Homerica: A Trilogy on Sexual Liberation

Images from the Show


Requirements: 33 Characters can be played 6F. 11M or (if absolutely necessary) 5F, 9M.

Setting: A basement space in the Village in New York City, used three different ways for the corresponding time periods depicted in the play.  In Act 1, “Bull’s Books,” it is an old apartment-cum-antiquarian bookstore, early evening on Veterans’ Day, sometime in the late 1960s.  In Act 2, “Sammy’s Swingles,” the space has been converted into a swinging singles’ bar, late afternoon of Veterans’ Day, sometime in the late 1970s or early 1980s.  And in Act 3, “Mothers Superior,” the same space is now seen as a multi-purpose office-cum-priory, early afternoon of Veterans’ Day, sometime in the near future.

Plot:  In “Bull’s Books,” the aging proprietor of the antiquarian bookstore is going out of business and leaving for his home England.  The only books he is bringing with him are The Picture of Dorian Gray by Oscar Wilde, The Lulu Plays by Frank Wedekind, Death in Venice by Thomas Mann, Querelle de Brest by Jean Genet, Lolita by Vladimir Nabokov, and Forbidden Colors by Yukio Mishima. In his solitude, the old man begins to “interact” with the sexually-charged characters from the six books, who all make fun of his old-fashioned ways and his repressed sexuality.  In “Sammy’s Swingles,” the once-popular singles bar is going out of business, but there will be one final sleazy celebration in the space.  Patrick the bartender is getting married to Brigida the bouncer, and Rev. Billy Crackers is performing the ceremony.  Among the guests are Bob and Carol and Fu and Alice, a black drag queen named Midnight, a white hustler named Cowboy, cocktail waitresses named Linda and Georgina, and a deaf mute named Jack.  Things come to a frenzied climax when the bride gets gangbanged in the restroom offstage.   In “Mothers Superior,” a once-profitable operation being managed by a group of enterprising Irish nuns is going out of business because women in Third World countries (including the nuns in Ireland) are now so “liberated” that they too no longer wish to serve as surrogate wombs for wealthy women in North America who have neither the time nor the inclination to bear their own children. The business is saved when Dr. Shimbun, a brilliant Japanese obstetrician, discovers how the fertilized eggs of humans can be implanted and carried to term in the wombs of female baboons.  This scientific breakthrough has the blessings of the Primate of Rome, Pope Olazzo the First, who drops in to visit the nuns and the baboons, accompanied by his own special acolyte, a pubescent 14-year-old boy.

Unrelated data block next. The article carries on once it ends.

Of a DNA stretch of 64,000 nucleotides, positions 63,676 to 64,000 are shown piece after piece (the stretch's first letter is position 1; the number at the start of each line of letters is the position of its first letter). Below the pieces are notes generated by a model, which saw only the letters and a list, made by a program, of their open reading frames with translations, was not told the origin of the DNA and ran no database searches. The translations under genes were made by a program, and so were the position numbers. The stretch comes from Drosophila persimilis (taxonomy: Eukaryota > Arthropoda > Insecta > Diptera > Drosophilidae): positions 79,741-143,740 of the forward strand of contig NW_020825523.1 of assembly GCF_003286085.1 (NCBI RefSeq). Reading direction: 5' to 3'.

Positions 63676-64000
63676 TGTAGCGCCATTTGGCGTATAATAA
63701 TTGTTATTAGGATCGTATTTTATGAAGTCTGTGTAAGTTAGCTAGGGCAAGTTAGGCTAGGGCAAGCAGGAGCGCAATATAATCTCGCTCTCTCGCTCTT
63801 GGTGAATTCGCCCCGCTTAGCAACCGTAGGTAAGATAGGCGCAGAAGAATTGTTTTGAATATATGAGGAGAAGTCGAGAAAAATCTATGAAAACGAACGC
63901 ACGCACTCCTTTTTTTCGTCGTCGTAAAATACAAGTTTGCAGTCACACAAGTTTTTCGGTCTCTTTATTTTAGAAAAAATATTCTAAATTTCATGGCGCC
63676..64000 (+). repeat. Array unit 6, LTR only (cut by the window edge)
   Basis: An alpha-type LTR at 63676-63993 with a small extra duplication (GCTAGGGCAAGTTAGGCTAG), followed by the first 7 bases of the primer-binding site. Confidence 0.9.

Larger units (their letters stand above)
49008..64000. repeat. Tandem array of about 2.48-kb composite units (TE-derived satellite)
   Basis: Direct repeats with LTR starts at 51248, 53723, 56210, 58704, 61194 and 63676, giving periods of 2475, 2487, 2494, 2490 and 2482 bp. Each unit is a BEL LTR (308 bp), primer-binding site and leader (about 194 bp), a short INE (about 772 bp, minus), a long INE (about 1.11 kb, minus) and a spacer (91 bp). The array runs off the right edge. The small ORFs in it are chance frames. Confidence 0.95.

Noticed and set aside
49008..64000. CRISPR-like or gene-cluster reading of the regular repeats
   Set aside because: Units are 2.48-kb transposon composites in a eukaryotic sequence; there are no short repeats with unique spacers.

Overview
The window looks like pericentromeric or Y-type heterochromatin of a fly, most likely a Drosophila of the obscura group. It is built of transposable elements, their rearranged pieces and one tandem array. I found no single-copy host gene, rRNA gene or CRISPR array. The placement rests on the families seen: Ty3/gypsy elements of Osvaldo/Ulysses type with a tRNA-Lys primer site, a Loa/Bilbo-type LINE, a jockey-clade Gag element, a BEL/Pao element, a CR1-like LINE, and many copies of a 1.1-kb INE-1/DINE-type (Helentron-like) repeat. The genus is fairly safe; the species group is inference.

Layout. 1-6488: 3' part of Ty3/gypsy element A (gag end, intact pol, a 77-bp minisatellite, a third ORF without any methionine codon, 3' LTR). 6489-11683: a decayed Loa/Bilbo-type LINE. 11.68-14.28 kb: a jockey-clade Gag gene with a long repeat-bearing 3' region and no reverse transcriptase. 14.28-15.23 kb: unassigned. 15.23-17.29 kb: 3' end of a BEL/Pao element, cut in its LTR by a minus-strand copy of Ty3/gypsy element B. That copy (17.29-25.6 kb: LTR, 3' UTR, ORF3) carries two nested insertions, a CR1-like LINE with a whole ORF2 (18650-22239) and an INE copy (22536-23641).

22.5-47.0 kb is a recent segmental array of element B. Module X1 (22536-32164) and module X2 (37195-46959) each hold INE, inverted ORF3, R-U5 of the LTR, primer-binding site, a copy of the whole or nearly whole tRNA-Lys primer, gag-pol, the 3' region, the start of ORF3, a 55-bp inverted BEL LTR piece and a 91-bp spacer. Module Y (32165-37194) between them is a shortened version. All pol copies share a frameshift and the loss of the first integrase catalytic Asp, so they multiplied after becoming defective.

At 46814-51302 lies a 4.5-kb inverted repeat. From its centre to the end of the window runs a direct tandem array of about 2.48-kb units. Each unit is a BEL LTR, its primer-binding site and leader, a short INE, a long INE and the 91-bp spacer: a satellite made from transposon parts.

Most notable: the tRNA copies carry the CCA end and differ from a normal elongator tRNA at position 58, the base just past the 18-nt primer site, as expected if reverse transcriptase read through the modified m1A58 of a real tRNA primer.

Theme:  The excesses and also the possible consequences of sexual “liberation.”

Notes:  “Homerica” is a word I made up, hoping to invoke the spirit of the blind Homer, and to evoke a different sort of odyssey in America.

History:  “Homerica” was produced in Lawrence, KS by Kansas University Student Union Activities, March 1-6, 1977.  It was directed by Paul Hough, with actors not only from Lawrence but also from the Kansas City area.  The complicated set was designed and constructed in Kansas City, then trucked into Lawrence and reassembled in the Kansas Union Ballroom.  Audiences were outraged by the play and, at a couple of performances, some people left angrily during the Second Act, after the preacher joins the gangbang offstage and we hear him shouting, “In God we thrust!”  Six years later, in June of 1983, I directed another production of the play at Leicester University in England.  There, the audience laughed more heartily and seemed to have a better time than their American cousins in Lawrence, KS.

Sampling of Reviews:
“A dazzling, virtuoso kind of theater! Homerica ultimately shows the destructive, regressive, dehumanizing effects of so-called sexual freedom with dire consequences for the entire human race.  The play comes to this bleak vision through three acts, each more crazily comic than the last….Pervading the whole, however, is Lim’s verbal wizardry and an electrifying theatricality.”
–John Bush Jones, Kansas City Star Magazine
A freaked-out farce–a kind of You Can’t Take It With You as revisualized by Heironymous Bosch.” — The Kansas City Times
“Lim takes his shots at marriage, family heritage, older ways of life, the Catholic church and motherhood.  Despite all the horror…the audience laughs as all these nostalgic institutions are shamelessly degraded….One of the most effective social dissertations of today.” — University Daily Kansan
Outrageous satire…wickedly funny.” — Leicester Mercury

Availability:  From Aran Press, and also from the author.